Since you use electricity in your cabin, consider a magnetic induction cooktop. Single burner ones are available for about $100 or so. When used with a flat-bottomed pot of iron or steel (has to respond to a magnet), it is the fastest method of cooking and thus uses very little power.
    The Melita style single-cup filter could work well in your writing structure with either a small immersion heater or an electric hot pot.
    I certainly agree with the suggestion to try Linux–I use Ubuntu, and run a few Windows programs using the WINE program. The variation of Ubuntu I’m using is called “Uberstudent”–and comes with many programs pre-installed that make research for writing very easy.

  7. Gipsieee says:

    If/when I make coffee I just heat the grounds in a pot of water on the stove. It’s a little harsh, but I always take my coffee with plenty of milk, so it’s not been an issue for me.

    I have a french press for when we have company over… really, I have a french press because I thought I’d use it and then didn’t. When I unpack it I’ll probably donate it. Whoops…

  8. My husband is a coffee-aholic and he has about five different systems, none of which use any paper products. (French press, stove top expresso, etc.) He starts by roasting green beans, he’s that into coffee.

    Ways we reduce waste at our house:

    1) We buy in bulk as much as we can and bring glass jars to put the bulk products in

    2) We don’t get plastic produce bags but leave apples and oranges, etc. loose when we shop

    3) We have a tiny garbage can so that we can’t overfill it or throw stuff out.

    4) We just started bringing the non-recyclable plastic to a recycling facility that takes it.

    5) We buy Strauss milk in glass bottles that are reused. When we use milk containers we save them and bring them to Portland where they are recycled.

    Those are some of the things we do…

    • Those are really great ideas, Jennifer, thanks for sharing! I will have to incorporate some of these myself. You are very lucky to live near Portland, the greenest city in the country!

      • Keri says:

        I use a stainless steel french press (bought on sale at 50% off)…this takes a while to make coffee with but I’ve come to enjoy the process. We boil water on the stove in an old coffee carafe bought at Goodwill for a quarter. The lip is broken but it still functions so we are waiting until it completely breaks before getting another.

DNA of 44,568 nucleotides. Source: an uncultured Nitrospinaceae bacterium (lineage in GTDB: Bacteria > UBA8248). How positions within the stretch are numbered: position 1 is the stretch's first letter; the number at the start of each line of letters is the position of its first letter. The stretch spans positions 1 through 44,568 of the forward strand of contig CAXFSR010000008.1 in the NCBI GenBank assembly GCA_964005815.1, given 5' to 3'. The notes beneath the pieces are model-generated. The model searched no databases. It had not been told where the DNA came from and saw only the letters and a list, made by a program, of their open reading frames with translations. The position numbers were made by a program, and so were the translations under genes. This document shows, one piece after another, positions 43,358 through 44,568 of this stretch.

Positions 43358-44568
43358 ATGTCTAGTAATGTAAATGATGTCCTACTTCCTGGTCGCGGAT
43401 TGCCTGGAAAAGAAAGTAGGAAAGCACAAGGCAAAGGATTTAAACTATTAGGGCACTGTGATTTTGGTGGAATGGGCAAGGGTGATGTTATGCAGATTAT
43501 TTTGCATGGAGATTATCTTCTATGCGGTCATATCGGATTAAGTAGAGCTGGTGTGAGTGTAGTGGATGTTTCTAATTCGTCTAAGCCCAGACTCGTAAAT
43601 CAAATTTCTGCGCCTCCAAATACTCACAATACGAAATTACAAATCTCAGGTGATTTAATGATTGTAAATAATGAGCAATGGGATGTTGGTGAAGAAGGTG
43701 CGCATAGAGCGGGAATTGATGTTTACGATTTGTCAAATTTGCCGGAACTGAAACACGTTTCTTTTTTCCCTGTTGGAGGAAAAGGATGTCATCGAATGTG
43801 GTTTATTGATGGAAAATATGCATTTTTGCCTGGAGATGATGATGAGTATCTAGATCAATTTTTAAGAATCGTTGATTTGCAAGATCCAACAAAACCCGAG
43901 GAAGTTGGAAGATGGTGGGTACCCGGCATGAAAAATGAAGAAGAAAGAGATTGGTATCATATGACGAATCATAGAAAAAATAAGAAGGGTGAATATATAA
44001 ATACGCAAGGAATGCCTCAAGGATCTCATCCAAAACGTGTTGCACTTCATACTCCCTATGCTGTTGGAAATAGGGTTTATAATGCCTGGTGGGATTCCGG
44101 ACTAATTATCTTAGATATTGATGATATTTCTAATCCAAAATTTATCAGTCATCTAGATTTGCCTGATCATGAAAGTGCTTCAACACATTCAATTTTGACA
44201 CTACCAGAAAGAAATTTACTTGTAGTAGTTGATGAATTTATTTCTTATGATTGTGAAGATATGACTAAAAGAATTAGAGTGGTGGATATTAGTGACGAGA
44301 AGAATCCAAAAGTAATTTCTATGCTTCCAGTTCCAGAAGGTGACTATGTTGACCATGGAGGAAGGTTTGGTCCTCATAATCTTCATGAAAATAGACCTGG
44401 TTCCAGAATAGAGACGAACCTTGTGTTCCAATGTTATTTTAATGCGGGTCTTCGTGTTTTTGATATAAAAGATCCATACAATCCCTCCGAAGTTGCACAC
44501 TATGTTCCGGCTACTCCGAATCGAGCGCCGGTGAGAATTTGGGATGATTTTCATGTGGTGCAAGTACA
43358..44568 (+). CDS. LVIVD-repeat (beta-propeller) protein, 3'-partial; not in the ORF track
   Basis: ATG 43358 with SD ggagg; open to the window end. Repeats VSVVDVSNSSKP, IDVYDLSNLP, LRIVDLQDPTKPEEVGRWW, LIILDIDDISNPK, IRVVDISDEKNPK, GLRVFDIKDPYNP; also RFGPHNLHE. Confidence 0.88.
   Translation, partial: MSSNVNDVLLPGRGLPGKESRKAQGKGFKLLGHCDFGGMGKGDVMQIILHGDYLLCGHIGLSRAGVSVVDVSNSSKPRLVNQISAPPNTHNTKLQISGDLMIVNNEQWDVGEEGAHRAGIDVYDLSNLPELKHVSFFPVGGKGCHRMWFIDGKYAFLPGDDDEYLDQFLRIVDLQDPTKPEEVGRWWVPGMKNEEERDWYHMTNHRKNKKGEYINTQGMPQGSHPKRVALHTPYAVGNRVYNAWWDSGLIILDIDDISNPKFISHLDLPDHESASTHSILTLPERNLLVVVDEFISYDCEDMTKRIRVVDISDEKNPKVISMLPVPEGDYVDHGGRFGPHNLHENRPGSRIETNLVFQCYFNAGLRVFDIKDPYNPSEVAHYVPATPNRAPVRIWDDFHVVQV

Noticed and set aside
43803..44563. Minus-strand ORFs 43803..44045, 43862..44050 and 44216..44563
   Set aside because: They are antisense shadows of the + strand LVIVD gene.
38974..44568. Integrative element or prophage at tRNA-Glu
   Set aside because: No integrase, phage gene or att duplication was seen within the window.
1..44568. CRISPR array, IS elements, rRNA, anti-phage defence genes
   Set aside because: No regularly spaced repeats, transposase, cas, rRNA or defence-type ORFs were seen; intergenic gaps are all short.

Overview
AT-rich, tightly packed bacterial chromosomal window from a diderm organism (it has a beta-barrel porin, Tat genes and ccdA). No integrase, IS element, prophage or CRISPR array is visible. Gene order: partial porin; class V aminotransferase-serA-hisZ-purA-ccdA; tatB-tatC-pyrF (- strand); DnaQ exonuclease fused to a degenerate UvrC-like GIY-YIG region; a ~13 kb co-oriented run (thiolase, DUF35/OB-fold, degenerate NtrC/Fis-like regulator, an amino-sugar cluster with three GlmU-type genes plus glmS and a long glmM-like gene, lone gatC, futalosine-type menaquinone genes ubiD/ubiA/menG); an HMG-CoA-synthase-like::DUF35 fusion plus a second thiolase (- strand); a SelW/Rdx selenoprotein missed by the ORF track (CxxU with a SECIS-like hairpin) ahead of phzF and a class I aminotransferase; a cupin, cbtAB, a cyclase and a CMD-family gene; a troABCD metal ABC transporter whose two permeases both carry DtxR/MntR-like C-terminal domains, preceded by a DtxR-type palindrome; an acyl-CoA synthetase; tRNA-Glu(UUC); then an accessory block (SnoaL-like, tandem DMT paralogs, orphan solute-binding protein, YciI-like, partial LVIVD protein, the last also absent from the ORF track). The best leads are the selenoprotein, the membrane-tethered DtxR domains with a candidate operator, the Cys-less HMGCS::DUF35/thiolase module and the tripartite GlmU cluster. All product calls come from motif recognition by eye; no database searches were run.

9. I’m with Susan. 🙂 I use a similar method to make my coffee and it works great. I don’t think it’s anymore time consuming.

    We have a pot similar to this – – but have really enjoyed making one cup of coffee at a time. It’s cut down on my coffee consumption and it stays hot. 🙂

    Keep up the great writing!

    As a side note, be careful about the types of plastics you purchase. I just finished reading The Story of Stuff and was horrified by the toxins that are used to make everyday products, like coffee makers, t-shirts, etc.

    • Susan says:

      Thanks for reminding me of the book The Story of Stuff….just placed a hold on it thru the library….also got that Food, Inc that Kerri mentioned recently from the library.

  10. Holly says:

    My first stop for carafes is always the thrift store! I’ve also used the Melita one-cups (in between times that I’ve had a coffeemaker — for some reason people seem to give me coffeemakers, maybe because they always see me with a coffee cup in my hand!) and I have a French press travel mug.

    As for computers, I always buy refurbished ones with software that is one generation old — that means that there is still lots of software around for it, but it is cheap!

    • When I get a new computer it is for business and I’ve never found a refurbished one that fits what I need in the updated speed or storage capacity. I need a good travel mug, I’ll look into those!

  11. I don’t throw anything before I try to fit it. Our Mr. Coffee pot stopped working. I worked on it for two days. By this time my husband purchased a new one. I made him return it. For I findly got the old one working. It creates a lot of wake-up noise, but it works. The little red ball that displays when the water well is full had come undone, and had went into a little hole where the water comes up and goes into to coffee pot. Something like that.

  12. Trash issues aside … I just have to say that in my world 4 cups of coffee is pretty die-hard. :o)

    I drink MAYBE one cup once every week or two, and only when I’m in dire circumstances and need it.

    We’ve gotten our trash down to just one bag each week, thanks to recycling, but the one place I still need to tackle is composting.

    • Given what my mother drank, Roxanne, I’m lucky I didn’t start preschool with a coffee sippy cup! I really didn’t even like it until I was in my 20s. Good for you on the trash. We only have one bag per week with others filled with recycling.

  13. Grant Wagner says:

    To be honest, I think I would have gone to walmart, and more out of laziness than anything else say “You don’t have what I need? Oh Well, I’ll take a new one. Thanks.” If they did have the perfect replacement, even at 50% of the total cost, I would have bought it.

    I think there is something here which most people don’t realize. Because these things are made in vast quantities, often by mostly neglected workers that make next to nothing, The cost of the materials outway pretty much everything else. Given that, it’s no supprise that the very expensive glass makes up most of the cost. Plastics are extremely cheap.

    Finally, for that computer, take a look at Ubuntu Linux ( A Completely free windows replacement, runs of most hardware, and can easily add 4 or 5 years of life to you computer. And because it isn’t windows, and every program including viruses need to be writting to a particular OS, It will also protect you from most viruses and malware as well.